A spur of the moment decision to test the waters for bites, saw me arrive at Brayrooke’s Jeanes Pond at 2 pm this week. If I had no bites, then I would be gone by 2:30. The ice has gone and temperatures are scraping double figures, so it was worth a session with a light 4 x 14 pole rig to a size 18 hook and a 4 mm punch of bread.


Arriving at Peg 16, I was not hopeful, the pond miror-like without a ripple from wind, or fish. With some fine plain liquidised bread, I squeezed up a pigeon egg sized ball of feed and dropped it beside my antenna float, 3 metres out. The wait began. The float was dotted down with just 6 mm of the antenna visible above the flat calm surface. Several minutes passed before a ring radiated out from the antenna. There was interest in the bait. The float tremoured a few times before sinking level with the surface, then slowly disappearing with the line following down. I lifted the pole and yes there was a fish on, a rudd coming to the surface to be swung in.

Barely hooked, I was lucky to land this one. The next bite was more bold and the hooked rudd seemed secure, but fell off the hook, dropping close the bank on my left, where it was engulfed by a pike, the swerl throwing up a mass of bubbles. A pike already! I fed another ball of feed to my right and began catching again. Bites were plentiful, but so were missed and dropped fish, the soft bread pellet still intact.

I had begun fishing a foot off bottom and catching rudd, but with more small balls of feed going in, I moved the float up to fish just off the bottom, where roach had gathered around the feed. These bites took longer to devlope, but most resulted in a roach and my net was filling.

My keepnet was now attacked by a 5 lb pike trying to take one of my roach, it’s teeth lodged in the mesh causing it to panic, bucking and rolling on the surface. The bites stopped soon after.

Adding another length of pole, I fed a ball further out and fished over it, the bite starting slow, then sinking away to the depths. A better rudd.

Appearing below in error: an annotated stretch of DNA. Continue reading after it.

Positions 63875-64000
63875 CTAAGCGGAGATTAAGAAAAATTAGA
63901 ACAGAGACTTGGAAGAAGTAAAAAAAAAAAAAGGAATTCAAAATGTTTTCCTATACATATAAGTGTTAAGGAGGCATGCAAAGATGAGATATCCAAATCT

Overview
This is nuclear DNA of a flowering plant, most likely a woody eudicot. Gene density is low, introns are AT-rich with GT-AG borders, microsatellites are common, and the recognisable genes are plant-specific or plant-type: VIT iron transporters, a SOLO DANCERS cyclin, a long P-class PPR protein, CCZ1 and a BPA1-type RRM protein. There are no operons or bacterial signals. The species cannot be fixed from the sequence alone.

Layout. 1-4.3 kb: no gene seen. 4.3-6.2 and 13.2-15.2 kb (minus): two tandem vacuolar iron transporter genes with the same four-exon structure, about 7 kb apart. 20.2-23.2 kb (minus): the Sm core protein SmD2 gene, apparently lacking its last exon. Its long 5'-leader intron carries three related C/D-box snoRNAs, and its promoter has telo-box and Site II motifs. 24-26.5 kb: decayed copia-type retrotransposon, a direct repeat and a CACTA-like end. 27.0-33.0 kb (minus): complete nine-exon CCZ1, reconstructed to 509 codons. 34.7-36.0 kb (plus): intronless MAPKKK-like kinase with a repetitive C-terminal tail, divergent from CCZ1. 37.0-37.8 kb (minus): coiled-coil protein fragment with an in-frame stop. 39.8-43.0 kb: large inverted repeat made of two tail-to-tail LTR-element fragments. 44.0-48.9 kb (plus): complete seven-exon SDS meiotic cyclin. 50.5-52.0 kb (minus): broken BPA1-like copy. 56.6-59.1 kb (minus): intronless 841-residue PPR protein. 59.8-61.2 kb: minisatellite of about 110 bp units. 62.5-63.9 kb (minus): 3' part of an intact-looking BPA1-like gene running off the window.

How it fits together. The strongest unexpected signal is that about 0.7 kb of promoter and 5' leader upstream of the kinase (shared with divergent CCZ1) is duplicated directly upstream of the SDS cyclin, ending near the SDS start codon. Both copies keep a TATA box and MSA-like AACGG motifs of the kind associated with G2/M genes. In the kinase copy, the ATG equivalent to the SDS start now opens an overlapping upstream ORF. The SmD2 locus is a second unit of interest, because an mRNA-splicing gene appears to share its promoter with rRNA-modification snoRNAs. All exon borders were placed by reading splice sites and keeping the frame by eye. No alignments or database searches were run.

I added more depth and was among the roach again, swinging them in to avoid that pike.

I hooked into a decent roach, too heavy to swing in and brought it across the surface as quickly as possible. Too late! The pike zoomed in an arc up to intercept the unfortunate roach and grabbed it. On for a few seconds, the hookline was cut through and the float rig sprung up to finish in a tangle around the pole tip.

That ended a promising session, the bread punch producing fish from an apparently lifeless pond.

Canal tactics with the pole and bread punch work on the River Cut

February 14, 2023 at 6:08 pm

The sun was shining and birds were singing as I walked downstream on the River Cut this week, it seemed that Spring had come early. Intending to fish a new swim, I had left home after lunch, hoping to avoid the daily influx of brown water, that puts the fish off the feed, but was disappointed to see the brown stain again.

I fed a small ball of plain liquidised bread and trotted a 4 No 4 stick float through the ball as it sank, not hopeful of seeing a bite, but slight tremors and dips indicated that something was there. Switching to a 4 mm punch on a size eighteen hook did not impove the bites, so plan B was called for. Last week the brown water had called a halt to catching fish, so this week I had put my pole into the rod bag. Clipping a rig with a 4 x 16 antenna float to an 18 hook into the stonfo connector, I was soon back in business.

With the pole at 5 metres, I was able to drop the rig into a gap downstream of flood debris opposite. Plopping over another small ball of feed, I held the float back, letting it run into the cloud. The antenna, tremored and slowly dipped a few times and I lifted the pole into a small rudd, which felt like a block of ice in my already cold hands.